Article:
This year, the stock market has showcased remarkable resilience, buoyed by an economy performing better than many anticipated. This positive momentum has been a boon for numerous investment portfolios, helping them to bounce back from the challenging bear market phase of the previous year. As investors look ahead, there’s growing optimism that this upward trend will bolster corporate earnings, which are traditionally aligned with market trajectories over extended periods. But in a landscape still marked by economic uncertainties, how are signs of potential profitability gains emerging for companies?
As we near the conclusion of the third quarter’s earnings season, an impressive 94% of S&P 500 companies have already disclosed their financials. Surprisingly, FactSet reports that a whopping 82% of these companies exceeded earnings expectations, heralding an anticipated 4.3% surge in year-over-year earnings-per-share growth. This upturn marks a significant milestone – the first instance of positive growth in a year, reflecting the economy’s unexpected steadiness. Wall Street’s consensus projects a static earnings scenario for this year at around $217 per share but anticipates a robust 11% jump in 2024. Although these projections somewhat contradict the forecasts for a slowing economy, any uptick in earnings will undoubtedly be a welcome development for investors.
Unraveling the Complexities of Corporate Earnings Growth
The trend in corporate earnings growth is intriguing. After reaching its zenith in 2021, there’s been a noticeable deceleration, but recent data suggest a possible turnaround. Historically, large corporations have managed to augment their earnings by about 7.7% annually, albeit with variations reflecting the economic cycle’s ebb and flow. Simplifying the earnings cycle: in prosperous times, sales outpace expenses, leading to enhanced profits and margins. Conversely, during downturns, slowing revenues compel companies to slash costs to preserve margins, setting the stage for increased profitability once economic conditions improve.
It’s a well-acknowledged fact that profits are crucial and, over extended periods, should mirror the value creation by companies. Business owners, executives, and corporate boards are invariably motivated to sustain and increase profitability, thereby enhancing shareholder returns. This emphasis on profitability is critical for investors for three key reasons.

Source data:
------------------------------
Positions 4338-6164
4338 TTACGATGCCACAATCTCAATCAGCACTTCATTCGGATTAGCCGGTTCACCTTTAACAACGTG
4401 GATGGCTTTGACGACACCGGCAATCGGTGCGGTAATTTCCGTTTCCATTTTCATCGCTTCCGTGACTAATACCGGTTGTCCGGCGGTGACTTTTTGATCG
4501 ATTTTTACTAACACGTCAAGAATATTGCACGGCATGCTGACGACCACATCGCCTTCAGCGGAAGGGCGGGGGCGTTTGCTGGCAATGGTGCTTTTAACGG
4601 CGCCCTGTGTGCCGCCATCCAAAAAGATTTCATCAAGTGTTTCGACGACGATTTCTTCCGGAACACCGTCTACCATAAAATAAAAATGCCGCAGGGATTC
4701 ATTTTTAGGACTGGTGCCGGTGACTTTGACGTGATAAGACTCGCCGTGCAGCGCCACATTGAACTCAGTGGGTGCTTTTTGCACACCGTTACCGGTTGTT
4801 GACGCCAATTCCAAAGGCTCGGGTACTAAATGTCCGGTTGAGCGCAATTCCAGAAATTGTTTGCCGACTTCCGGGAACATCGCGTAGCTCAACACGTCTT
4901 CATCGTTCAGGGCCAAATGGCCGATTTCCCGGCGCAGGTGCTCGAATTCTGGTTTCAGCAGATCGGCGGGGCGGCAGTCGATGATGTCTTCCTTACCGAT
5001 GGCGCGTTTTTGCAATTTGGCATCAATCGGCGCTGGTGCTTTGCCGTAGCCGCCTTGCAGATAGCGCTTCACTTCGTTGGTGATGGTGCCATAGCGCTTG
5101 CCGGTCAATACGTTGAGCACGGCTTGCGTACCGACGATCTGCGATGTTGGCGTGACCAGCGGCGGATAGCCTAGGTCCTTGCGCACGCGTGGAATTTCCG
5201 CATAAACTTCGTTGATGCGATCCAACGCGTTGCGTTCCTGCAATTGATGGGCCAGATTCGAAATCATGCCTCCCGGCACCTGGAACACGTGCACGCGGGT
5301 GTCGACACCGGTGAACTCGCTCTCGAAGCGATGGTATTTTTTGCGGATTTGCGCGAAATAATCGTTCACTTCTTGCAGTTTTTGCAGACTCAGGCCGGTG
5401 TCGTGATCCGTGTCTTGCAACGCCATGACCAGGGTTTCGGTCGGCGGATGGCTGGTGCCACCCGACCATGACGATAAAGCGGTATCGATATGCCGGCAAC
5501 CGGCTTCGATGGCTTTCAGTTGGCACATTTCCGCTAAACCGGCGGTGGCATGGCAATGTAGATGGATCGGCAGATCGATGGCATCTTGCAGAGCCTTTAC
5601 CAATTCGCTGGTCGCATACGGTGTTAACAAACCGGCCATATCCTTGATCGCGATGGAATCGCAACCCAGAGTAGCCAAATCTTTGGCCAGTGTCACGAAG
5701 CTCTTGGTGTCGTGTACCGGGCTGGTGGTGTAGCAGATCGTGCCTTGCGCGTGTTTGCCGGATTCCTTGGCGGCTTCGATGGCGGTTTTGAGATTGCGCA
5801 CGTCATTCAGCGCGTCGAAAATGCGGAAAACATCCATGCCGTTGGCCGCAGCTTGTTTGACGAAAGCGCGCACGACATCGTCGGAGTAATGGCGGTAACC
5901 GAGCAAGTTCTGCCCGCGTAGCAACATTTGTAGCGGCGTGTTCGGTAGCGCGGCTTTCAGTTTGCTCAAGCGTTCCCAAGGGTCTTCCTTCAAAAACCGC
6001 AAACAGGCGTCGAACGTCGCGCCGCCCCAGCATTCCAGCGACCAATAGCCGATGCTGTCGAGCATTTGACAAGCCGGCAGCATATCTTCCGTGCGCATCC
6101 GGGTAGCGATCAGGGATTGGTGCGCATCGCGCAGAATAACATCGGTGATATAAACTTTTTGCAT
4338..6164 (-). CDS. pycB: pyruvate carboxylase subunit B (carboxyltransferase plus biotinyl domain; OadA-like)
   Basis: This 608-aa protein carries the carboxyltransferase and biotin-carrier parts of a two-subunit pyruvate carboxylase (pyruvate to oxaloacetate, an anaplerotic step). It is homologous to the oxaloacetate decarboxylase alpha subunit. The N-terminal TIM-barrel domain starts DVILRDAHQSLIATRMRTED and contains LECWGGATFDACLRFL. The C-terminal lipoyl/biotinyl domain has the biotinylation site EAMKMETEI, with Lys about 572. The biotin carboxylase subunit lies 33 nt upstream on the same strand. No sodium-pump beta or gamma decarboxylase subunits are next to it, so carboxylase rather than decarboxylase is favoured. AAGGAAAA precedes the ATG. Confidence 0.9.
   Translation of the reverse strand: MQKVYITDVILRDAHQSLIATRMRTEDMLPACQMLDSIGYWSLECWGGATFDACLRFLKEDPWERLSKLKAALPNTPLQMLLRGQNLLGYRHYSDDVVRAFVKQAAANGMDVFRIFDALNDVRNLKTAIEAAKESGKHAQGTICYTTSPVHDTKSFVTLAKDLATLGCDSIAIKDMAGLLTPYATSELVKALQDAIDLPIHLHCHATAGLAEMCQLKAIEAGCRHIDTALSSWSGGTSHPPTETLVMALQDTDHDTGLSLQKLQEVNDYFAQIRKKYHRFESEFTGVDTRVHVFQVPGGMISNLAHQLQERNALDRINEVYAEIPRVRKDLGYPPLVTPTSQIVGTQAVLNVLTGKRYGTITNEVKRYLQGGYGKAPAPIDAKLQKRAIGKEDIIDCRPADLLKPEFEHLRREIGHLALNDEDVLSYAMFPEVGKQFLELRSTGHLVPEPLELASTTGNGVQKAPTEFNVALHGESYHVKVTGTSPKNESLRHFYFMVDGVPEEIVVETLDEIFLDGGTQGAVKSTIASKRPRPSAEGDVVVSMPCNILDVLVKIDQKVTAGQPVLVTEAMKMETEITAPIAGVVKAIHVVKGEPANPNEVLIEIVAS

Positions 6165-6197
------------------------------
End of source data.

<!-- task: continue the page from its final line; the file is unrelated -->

The Stock Market's Correlation with Corporate Earnings
Primarily, the stock market’s long-term trajectory generally mirrors corporate earnings. An analysis shows that although there’s no exact alignment between S&P 500 prices and earnings, they tend to follow similar broad patterns. Economic growth fuels earnings, which in turn elevate stock prices. Hence, while the economy and stock market are distinct entities, their interconnection through corporate performance is unmistakable.
Secondly, the valuation of the stock market – whether deemed ‘cheap’ or ‘expensive’ – hinges not just on stock prices but significantly on corporate performance, particularly earnings. The price-to-earnings ratio, a crucial metric, is influenced not only by stock prices but also by earnings dynamics. This implies that even with stable prices, rising earnings can render the market more appealing, and the reverse is also true. The S&P 500 price-to-earnings ratio currently stands at 18.7 times the forecasted earnings for the next twelve months, higher than the historical average but significantly lower than the peak in 2020. This ratio will likely become even more favorable if earnings growth gains momentum.
Dividends: A Key Aspect of Investment Returns
Lastly, dividends play a pivotal role in investment returns. From a corporate standpoint, dividends are a mechanism to distribute cash to shareholders, particularly when reinvestment opportunities within the company are limited. Typically, companies aim to offer steady dividends to attract investors and, if possible, grow these payouts over time. However, it’s noteworthy that some sectors, especially within the technology realm, are known for lower dividend yields, often opting to retain more cash reserves.
For investors, dividends are an essential component of total returns. Historically, dividends, rather than price appreciation, were a primary investment motive. Today, while many investors focus predominantly on stock prices, dividends remain crucial, especially for those requiring portfolio income, such as retirees.
Despite the volatility of the market and the increase in bond yields this year, several sectors still offer attractive dividend yields. Underperforming sectors like Real Estate, Utilities, and Energy yield close to 4%. On the other hand, sectors with the most significant price appreciation, such as Communication Services, Consumer Discretionary, and Information Technology, exhibit the lowest yields. Therefore, investors should avoid making decisions based solely on recent performance or dividend yields. A diversified approach across various sectors is beneficial, particularly if earnings continue their upward trajectory.
A Focus on Long-Term Economic and Earnings Trends
The interconnectedness of economic growth, corporate earnings, and stock market performance cannot be overstated. For investors striving to achieve their financial objectives, keeping an eye on these longer is crucial.